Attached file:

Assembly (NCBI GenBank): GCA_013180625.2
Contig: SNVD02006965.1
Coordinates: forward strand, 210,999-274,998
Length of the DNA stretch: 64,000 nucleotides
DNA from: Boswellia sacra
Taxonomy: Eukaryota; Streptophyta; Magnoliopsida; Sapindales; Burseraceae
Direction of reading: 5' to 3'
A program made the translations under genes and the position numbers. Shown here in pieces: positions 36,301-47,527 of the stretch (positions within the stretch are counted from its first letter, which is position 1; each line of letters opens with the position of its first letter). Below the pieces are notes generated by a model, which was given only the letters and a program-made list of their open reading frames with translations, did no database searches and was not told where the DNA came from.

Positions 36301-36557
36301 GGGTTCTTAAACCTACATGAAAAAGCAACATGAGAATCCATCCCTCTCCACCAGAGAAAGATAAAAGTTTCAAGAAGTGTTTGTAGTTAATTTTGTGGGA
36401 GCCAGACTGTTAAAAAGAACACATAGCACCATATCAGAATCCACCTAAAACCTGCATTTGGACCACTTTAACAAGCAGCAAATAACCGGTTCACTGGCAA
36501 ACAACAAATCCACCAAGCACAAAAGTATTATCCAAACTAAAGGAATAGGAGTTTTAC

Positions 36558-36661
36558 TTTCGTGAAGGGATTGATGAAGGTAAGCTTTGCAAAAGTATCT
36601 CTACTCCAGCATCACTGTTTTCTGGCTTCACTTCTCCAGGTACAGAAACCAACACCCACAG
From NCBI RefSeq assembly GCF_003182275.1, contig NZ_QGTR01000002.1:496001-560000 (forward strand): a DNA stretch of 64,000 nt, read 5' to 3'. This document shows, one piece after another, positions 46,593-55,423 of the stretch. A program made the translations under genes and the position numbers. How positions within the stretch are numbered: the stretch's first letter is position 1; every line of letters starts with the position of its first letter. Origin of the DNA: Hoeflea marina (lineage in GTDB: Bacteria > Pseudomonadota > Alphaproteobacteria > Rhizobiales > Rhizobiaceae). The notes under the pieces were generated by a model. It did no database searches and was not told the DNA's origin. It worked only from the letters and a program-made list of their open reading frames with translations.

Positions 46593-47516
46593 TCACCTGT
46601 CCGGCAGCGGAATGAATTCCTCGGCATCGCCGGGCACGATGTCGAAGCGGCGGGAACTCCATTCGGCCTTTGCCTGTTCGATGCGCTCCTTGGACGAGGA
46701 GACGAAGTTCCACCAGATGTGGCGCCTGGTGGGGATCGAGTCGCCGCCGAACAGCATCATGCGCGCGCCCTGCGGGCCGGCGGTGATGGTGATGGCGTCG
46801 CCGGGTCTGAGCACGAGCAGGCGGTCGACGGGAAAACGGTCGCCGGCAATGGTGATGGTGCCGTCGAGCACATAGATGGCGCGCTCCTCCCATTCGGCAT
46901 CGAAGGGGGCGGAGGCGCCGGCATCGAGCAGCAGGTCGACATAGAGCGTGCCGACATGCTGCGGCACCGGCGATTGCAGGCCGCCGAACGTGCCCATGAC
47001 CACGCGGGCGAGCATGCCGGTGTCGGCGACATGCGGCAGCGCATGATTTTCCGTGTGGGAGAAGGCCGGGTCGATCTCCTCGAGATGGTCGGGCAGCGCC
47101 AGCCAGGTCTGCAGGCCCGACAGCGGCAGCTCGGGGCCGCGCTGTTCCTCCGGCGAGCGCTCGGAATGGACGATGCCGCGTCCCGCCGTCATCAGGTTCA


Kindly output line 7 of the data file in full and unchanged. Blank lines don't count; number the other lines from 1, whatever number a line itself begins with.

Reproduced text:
Direction of reading: 5' to 3'